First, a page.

Travel: Remote parks on Navajo Nation are an 'extraordinary find'

A view of Canyon de Chelly on the Arizona portion of the Navajo Nation. Photo from Navajo Parks & Recreation / Facebook

Writer Tony Brown pays a visit to some parks on the Navajo Nation and find some hidden gems:
We started out just fine, from the moment that our guide assigned us unshod Navajo ponies, right up through the 25-yard ride to the edge of Arizona’s Canyon de Chelly. Then we peered down the trail — a steep rock ledge, in places no wider than the horses themselves, that descended in a cascade of two- and three-story cliffs to the canyon floor below where, clearly, death awaited.

My wife and I decided to hang on and avert our eyes. And it worked. Down on the canyon floor, after 10 of the most comically frightening minutes of our traveling lives, we asked, “What was that?”

Nathan, a young Navajo horseman with a big white hat and a wispy black mustache, admitted that the descent can be startling. But the horses know the way, he said, and Navajo guides had found that warning clients didn’t improve their courage or horsemanship. So they just mount up and hope for the best.

This was our exhilarating introduction to America’s Navajo Tribal Parks, a beautiful and far more relaxed take on the national park system model. There are seven Arizona-based properties that spill over into Utah and New Mexico; we visited Monument Valley and Canyon de Chelly (pronounced de Shay, and slightly affiliated with the National Park Service).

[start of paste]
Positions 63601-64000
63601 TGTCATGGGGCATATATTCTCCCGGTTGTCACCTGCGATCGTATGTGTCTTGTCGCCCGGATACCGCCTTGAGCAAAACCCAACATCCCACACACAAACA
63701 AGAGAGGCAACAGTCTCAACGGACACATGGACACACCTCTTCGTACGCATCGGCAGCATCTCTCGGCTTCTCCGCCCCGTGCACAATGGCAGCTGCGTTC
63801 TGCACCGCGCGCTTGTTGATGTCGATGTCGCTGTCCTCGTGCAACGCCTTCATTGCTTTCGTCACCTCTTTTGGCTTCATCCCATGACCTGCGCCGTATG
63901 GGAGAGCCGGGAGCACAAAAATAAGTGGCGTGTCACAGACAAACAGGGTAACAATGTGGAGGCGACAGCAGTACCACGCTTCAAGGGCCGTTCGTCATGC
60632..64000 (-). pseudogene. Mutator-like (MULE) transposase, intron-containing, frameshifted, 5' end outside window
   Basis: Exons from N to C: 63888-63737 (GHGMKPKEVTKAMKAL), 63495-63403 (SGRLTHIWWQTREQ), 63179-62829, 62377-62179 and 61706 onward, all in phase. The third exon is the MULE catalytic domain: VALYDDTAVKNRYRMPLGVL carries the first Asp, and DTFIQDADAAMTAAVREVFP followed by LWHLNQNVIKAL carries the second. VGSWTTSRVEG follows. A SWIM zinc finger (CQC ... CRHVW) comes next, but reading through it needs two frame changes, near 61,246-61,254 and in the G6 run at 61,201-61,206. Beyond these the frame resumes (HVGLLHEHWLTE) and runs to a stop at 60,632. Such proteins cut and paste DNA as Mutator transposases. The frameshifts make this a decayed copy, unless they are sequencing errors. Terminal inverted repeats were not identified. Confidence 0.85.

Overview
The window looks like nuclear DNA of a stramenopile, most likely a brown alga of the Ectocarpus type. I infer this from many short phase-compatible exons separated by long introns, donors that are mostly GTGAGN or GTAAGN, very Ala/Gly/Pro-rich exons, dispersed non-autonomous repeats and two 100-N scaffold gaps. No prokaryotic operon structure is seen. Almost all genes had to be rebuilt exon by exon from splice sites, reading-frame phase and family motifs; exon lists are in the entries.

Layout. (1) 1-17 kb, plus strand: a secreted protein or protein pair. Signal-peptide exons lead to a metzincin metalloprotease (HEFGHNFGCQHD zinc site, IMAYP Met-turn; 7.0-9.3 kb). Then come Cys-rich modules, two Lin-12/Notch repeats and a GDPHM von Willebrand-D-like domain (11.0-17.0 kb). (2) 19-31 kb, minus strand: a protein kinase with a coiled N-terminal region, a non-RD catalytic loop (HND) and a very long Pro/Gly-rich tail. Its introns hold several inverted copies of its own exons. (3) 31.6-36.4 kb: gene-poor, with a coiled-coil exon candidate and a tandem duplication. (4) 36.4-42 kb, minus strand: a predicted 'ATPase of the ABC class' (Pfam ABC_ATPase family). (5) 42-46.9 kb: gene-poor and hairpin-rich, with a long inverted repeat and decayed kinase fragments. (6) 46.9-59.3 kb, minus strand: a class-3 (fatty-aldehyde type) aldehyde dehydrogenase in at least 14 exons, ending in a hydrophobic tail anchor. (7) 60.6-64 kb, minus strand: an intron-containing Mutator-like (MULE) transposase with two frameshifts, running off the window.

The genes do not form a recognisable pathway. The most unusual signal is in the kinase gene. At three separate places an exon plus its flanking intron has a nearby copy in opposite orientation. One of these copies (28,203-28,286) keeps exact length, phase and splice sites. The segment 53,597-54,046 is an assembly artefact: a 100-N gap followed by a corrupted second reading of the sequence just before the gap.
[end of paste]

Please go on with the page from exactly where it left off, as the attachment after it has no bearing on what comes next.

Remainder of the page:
The parks are in some ways legendary (Monument Valley is one of the most photographed places on Earth), but they’re also a bit of a blank spot on the nation’s travel map — undermarketed, Indian-owned properties competing with Sedona to the south, the Grand Canyon to the west, and iconic national parks in Utah to the north. The 2014 edition of the Rand McNally Road Atlas leaves the northeastern corner of Arizona largely vacant, and does not even acknowledge parks of the Navajo Nation.

But those parks are an extraordinary find — rare, inviting and utterly casino-free access to Native America. All the managers, businesses, outfitters and guides are from the tribe. Monument Valley has a museum of tribal history — grand, tragic and otherwise. And, if two separate experiences with Navajo guides are any measure, the tribe is committed to making sure that a day in the Navajo Nation is as much about Native American culture and history as it is about scenic overlooks and the gift shop.

Get the Story:
Tony Brown: Seeing the Navajo Nation (The Minneapolis Star Tribune 9/13)

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